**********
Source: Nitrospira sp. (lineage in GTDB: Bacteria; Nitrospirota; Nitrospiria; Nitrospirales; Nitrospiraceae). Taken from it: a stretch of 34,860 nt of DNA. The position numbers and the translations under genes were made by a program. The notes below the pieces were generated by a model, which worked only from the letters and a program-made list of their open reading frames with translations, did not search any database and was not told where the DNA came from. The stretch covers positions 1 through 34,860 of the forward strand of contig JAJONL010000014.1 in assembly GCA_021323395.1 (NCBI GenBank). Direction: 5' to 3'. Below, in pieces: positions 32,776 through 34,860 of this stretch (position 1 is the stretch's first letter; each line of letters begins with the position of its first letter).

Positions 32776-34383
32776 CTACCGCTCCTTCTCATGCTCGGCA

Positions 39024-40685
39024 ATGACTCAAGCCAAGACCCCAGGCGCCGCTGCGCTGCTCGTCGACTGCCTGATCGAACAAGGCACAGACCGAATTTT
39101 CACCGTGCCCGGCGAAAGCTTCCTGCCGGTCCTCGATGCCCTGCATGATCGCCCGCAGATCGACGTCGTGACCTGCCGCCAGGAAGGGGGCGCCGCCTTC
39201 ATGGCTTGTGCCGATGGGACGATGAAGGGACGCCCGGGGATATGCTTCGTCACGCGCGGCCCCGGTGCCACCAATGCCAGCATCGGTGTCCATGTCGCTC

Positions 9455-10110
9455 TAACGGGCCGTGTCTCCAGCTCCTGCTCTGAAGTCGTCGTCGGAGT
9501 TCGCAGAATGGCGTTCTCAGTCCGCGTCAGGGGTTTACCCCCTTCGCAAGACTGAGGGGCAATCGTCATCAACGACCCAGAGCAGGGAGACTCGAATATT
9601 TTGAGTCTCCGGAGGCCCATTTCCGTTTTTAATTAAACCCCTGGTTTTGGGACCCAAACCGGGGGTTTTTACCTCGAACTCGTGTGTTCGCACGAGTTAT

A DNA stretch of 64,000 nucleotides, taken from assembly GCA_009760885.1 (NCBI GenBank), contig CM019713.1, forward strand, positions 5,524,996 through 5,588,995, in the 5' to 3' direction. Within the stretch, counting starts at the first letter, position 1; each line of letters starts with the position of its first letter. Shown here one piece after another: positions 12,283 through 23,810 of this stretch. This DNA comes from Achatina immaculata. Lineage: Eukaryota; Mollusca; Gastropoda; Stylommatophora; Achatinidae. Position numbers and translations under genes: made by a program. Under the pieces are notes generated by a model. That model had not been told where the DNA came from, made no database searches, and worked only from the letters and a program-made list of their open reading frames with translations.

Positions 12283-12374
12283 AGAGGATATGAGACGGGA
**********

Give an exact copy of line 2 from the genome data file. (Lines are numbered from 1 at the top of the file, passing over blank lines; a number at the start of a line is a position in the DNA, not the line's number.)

Positions 32776-34383